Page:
We named him General Mosby. We promoted Mosby to general ranking because we could. He was in command.
His namesake, John Mosby was actually a Confederate colonel in the Civil War. Mosby was attached to Jeb Stuart's cavalry. He was a brilliant leader who raided the Union Army with great cunning and success. Often he attacked in hours and conditions when others were in shelter. He had limited resources but used them in brilliant unconditional tactics.
Mosby and I bonded through many adventures together. One bright summer day, he and I were working in the front yard with Mary on landscaping. Mosby was intent on making new "friends" with the birds of the yard.
I didn't notice that for a long time he was quiet. When I turned to check on him, I was shocked to be two feet from a very big and ugly snake. What saved my day was that Mosby captured it in his mouth and was fighting it before it got to me. He exhausted the snake to the point it crawled away, abandoning the field.
It was this time that I discovered the world of the camera. I told myself that it was ok to spent $900 dollars on a Canon camera with long range lens. Armed with this expensive man toy, I started on my journey of trial and error photography.
At first I shot photos of the yard, of the house, and of Mary's gardens. (Since those days I now have racked up some 7,000 photos.) Mosby was at my side on most of my earlier experimentation learning how to work the camera.
He loved to eat. He would spread his whole body over the food dish. He didn't leave until every morsel was gone. The Siamese was the exact opposite. He would circle the bowl to make sure the food wasn't going to jump out and bite him. I tried to watch them eat to make sure Mosby didn't eat his brother's food - more often than not, he would outstay me and finish up Rommel's plate.
I learned the hard lesson to guard people food too. Mosby showed a spirit of fine taste in food judgment.
One afternoon, Mary and I felt the house shake and than heard a loud sound coming the kitchen. Thinking the worst had happened with something in the kitchen exploding, we rushed in to see what had happen.
We found a seven pound pot roast sitting on the floor, in the paws of Mosby.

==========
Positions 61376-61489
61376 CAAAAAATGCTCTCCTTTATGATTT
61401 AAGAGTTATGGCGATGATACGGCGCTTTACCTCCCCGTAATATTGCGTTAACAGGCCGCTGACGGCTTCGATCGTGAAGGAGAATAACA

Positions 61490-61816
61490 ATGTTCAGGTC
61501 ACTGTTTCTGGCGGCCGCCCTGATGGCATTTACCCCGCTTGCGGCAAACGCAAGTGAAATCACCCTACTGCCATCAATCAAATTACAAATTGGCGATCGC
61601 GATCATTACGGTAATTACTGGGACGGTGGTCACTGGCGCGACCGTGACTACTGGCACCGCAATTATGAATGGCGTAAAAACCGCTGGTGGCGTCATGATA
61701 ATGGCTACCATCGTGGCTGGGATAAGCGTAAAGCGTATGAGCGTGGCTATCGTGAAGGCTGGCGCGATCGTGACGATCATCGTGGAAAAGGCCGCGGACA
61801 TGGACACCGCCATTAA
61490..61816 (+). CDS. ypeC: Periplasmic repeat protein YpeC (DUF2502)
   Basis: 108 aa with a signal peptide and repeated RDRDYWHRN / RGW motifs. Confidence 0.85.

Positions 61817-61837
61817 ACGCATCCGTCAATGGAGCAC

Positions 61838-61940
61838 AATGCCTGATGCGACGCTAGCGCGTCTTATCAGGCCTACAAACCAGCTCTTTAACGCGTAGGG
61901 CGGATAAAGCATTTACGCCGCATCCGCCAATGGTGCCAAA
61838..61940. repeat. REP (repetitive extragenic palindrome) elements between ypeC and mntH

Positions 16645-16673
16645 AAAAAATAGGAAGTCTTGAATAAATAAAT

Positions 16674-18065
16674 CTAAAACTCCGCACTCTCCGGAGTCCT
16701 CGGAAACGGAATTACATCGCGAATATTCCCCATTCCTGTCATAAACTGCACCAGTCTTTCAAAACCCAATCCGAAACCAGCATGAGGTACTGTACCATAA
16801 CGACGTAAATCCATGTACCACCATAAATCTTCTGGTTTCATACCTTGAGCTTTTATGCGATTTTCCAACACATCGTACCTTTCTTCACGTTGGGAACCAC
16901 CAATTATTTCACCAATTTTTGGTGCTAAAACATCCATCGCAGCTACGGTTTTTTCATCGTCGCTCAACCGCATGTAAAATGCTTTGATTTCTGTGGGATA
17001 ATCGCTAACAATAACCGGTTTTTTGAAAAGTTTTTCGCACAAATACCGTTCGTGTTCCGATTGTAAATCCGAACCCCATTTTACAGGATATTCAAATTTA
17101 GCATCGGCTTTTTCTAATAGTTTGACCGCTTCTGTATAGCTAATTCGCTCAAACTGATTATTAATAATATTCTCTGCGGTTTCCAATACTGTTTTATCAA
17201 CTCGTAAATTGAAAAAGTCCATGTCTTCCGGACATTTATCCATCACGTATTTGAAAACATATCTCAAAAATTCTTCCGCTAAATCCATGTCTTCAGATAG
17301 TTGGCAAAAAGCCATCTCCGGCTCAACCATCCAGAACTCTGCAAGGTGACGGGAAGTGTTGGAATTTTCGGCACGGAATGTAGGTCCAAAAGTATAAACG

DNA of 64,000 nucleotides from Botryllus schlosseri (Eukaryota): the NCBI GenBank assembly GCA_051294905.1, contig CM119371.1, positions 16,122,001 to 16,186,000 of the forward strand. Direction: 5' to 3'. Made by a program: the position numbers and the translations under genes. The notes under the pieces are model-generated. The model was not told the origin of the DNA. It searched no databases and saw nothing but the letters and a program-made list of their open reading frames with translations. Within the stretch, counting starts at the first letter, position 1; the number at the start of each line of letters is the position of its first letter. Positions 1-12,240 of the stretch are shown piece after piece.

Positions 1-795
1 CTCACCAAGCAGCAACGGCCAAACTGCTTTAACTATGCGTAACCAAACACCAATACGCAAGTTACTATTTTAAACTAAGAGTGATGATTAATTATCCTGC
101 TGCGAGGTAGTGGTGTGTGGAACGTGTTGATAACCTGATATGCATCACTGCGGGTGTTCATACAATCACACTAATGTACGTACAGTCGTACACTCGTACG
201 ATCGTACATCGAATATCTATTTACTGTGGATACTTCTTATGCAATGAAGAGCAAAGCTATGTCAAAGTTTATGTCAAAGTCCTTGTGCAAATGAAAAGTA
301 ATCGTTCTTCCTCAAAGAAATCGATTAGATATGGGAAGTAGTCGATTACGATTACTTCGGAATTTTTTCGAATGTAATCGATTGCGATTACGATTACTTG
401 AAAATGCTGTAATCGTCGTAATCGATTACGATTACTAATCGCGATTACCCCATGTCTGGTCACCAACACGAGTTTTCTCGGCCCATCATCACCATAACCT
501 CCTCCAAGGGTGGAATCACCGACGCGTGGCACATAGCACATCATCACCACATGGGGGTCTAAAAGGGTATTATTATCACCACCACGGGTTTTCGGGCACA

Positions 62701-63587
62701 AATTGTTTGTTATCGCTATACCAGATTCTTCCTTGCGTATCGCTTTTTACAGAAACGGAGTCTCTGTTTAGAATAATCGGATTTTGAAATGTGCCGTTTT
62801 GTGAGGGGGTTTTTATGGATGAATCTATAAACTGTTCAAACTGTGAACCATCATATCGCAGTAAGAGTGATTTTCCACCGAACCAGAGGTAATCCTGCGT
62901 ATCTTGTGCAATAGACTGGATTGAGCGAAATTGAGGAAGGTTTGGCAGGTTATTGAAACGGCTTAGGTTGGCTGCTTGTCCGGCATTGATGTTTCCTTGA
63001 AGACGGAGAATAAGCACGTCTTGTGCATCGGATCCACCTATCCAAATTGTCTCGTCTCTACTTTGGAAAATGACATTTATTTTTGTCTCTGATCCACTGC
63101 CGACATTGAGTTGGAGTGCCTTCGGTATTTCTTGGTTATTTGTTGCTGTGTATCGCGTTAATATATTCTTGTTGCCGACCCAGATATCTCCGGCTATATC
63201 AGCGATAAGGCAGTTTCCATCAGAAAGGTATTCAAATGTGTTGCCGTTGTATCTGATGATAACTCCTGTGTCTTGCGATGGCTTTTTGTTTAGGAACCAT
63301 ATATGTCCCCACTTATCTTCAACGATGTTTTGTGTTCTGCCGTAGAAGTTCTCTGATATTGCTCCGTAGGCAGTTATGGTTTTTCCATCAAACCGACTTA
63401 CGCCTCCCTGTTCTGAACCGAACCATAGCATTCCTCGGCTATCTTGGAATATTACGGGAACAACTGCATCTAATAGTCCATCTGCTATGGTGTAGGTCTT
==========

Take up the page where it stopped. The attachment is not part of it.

I could almost see the thought bubble over his head. "What me? No way. It must have been an earthquake that knocked this hunk of meat into my arms."
Our Mosby had jumped onto the kitchen counter and dragged the pot roast that was almost as big as he was, over the side and down to the floor. We caught him in that moment when he was about to have a great dinner.
He liked nothing better than to sit by me on the floor, waiting for me to pet him or to curl up on the footstool by my chair. We would both take good snoozes on quiet afternoons.
Sadly, he and I will not be on any more adventures together. I am sure I will always feel his spirit as now part of who I am to be in the future.
We as humans often forget how to slow down and be as one with our immediate personal space for living. Often it is the task of love that these small hearts reach up to us with unwavering love to make our life that much more enriched. They teach us humor, dignity and offer love in place for those special moments of our attention to who they are.
In many ways, these special friends teach us how to be better humans. End of story!
I am a better person for having General Mosby as my friend, my companion, and my connection to the rhythms of each day. He traveled with me into a world where each minute of the day reflected open doorways into new experiences.
Mosby, as I say good bye to you, friend, may you be cat heaven, playing in a constant summer of flowers and photographs.
Now I will mourn, will cry, will remember the good times we shared.
With love, Ivan